I’m COVID-positive but still want to vote. What are my options?
You can request curbside voting at any of the polling locations on Election Day. This option is also available for people who struggle to walk or stand for long periods.
Each polling location should have a curbside voting sign located near the handicap parking spaces. Voters can call the number listed on the sign, and poll workers will bring voting materials to the voter.
Voters can also ask poll workers to allow them to move ahead in line.
How do I preview the ballot?
Input your name and birthdate in Tarrant County’s Voter Lookup site. Then, on the left, you’ll see a dropdown menu that says “Select Sample Ballot.” Select either English-Vietnamese or English-Spanish and then click ‘Download’ to download the sample ballot as a PDF.
Garcia recommends people print out the sample ballot, fill it out and bring it with them to reference as they vote. Doing so can make the process quicker, he said.
What kind of voting equipment does Tarrant County use?
Since November 2019, Tarrant County voters have voted using the Hart InterCivic Verity Voting System, which is a hybrid system that provides both digital security and a paper trail for every voter. Here’s how to use the voting system:
Garcia emphasized that voters must submit their ballot to the scanner in the voting center for the vote to count.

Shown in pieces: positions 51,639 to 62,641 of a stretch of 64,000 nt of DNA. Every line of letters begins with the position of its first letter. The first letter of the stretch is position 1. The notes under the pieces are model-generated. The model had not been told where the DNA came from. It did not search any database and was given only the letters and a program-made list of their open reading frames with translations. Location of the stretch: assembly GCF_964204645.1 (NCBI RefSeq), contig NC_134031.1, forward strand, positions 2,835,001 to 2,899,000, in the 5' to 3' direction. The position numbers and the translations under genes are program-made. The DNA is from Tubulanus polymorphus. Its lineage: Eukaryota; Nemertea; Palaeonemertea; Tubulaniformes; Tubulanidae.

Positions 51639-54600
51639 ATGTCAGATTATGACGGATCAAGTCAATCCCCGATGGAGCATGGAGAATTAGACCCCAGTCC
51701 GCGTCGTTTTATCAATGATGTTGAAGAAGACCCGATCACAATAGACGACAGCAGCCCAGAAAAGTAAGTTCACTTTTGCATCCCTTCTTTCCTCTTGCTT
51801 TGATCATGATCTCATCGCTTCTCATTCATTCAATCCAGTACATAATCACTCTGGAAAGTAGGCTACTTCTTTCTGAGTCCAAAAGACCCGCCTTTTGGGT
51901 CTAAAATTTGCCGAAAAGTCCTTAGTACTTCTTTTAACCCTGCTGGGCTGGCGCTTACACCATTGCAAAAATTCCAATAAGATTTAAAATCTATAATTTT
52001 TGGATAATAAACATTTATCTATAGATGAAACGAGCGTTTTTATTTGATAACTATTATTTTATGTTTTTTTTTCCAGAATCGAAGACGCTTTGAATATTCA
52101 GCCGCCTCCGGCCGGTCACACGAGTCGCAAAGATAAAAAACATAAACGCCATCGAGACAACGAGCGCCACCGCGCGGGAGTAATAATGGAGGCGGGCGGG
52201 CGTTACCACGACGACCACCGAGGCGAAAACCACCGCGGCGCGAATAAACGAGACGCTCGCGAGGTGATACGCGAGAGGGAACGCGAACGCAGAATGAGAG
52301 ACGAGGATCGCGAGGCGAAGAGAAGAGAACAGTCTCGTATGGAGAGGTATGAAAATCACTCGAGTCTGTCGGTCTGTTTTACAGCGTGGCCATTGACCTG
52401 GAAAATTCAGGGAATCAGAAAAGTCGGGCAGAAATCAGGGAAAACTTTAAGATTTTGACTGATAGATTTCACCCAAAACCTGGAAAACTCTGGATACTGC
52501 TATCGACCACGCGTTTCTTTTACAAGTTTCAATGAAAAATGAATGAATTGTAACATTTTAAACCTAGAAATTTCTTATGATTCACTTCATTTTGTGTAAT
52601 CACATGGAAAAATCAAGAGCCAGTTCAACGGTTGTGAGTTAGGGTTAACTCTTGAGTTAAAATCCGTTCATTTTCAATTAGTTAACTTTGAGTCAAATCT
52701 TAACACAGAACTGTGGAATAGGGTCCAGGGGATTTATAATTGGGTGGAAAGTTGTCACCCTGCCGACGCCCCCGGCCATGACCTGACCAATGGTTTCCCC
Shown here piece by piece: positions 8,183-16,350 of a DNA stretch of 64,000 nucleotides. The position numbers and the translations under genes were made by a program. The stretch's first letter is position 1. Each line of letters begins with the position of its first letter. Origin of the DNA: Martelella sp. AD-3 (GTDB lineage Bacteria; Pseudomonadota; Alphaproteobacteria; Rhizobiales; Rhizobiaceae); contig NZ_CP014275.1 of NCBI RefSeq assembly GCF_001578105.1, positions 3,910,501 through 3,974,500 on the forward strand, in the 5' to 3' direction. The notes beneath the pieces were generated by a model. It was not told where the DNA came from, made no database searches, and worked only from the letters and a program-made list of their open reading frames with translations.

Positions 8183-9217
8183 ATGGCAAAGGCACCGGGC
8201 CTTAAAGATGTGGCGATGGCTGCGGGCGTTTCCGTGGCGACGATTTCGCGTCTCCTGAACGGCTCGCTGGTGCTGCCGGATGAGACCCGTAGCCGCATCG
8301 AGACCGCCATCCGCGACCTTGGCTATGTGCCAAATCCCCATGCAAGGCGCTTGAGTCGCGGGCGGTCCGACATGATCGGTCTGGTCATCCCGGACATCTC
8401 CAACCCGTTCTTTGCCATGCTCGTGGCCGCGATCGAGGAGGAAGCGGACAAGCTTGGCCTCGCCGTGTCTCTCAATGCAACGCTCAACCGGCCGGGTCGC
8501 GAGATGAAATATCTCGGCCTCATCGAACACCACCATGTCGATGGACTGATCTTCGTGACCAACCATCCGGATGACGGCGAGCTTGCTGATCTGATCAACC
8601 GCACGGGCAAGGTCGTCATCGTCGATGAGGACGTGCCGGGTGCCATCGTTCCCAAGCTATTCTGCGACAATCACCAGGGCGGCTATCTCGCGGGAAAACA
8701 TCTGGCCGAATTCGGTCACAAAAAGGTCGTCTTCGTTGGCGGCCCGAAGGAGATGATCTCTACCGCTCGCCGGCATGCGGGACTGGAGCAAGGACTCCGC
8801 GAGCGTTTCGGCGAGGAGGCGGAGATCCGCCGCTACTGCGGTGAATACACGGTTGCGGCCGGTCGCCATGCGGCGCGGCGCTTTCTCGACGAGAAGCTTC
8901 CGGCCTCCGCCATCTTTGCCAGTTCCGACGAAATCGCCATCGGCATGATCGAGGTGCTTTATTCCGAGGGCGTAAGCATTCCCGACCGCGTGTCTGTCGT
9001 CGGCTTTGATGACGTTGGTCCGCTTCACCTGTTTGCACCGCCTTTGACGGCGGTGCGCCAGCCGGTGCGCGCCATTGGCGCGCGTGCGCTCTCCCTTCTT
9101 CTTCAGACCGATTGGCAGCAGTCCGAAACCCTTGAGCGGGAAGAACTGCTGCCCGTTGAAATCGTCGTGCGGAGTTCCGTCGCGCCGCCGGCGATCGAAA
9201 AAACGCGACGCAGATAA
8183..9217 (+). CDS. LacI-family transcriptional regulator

How do I report a possible voting rights issue?
Contact Garcia at firstname.lastname@example.org or call the Texas Secretary of State’s office at 1-800-252-8683.
Can I get a free ride to a polling place?
Yes! Tarrant County voters can snag a free ride to a polling location on Election Day via Trinity Metro service, Arlington Via and other transportation services.
For Trinity Metro services other than ACCESS, simply bring your voter registration card or current Texas ID and ride as usual.
If you qualify for ACCESS, Northeast Transportation Service, Tarrant County Transportation Service or Handitran, you’ll need to call at least 48 hours in advance to schedule your ride, according to the Tarrant County Elections website.
For Via’s on-demand service in Arlington, download the Via app and enter the address of a polling location within Via’s service area. Your promo code is ARNVOTE2022F.
For questions or to schedule a ride:
- Trinity Metro (bus, rail, ACCESS and ZIPZONE): 817-215-8600
- Northeast Transportation Service: 817-336-8714
- Tarrant County Transportation Service: 817-336-8714
- Arlington Via: 817-459-6777
- Arlington Handitran: 817-459-5390
When and where can I get election results?
The Fort Worth Report will be covering the results at Election Central. Also, Tarrant County Elections will update the results here. The county will post early voting and mail-in voting results around 7 p.m. Nov. 8.
“If there are no significant delays, we should have a significant number (of Election Day results) up by 9, 9:30 p.m.,” Garcia said.
Alexis Allison is the health reporter at the Fort Worth Report. Her position is supported by a grant from Texas Health Resources. Contact her at email@example.com or via Twitter. At the Fort Worth Report, news decisions are made independently of our board members and financial supporters. Read more about our editorial independence policy here.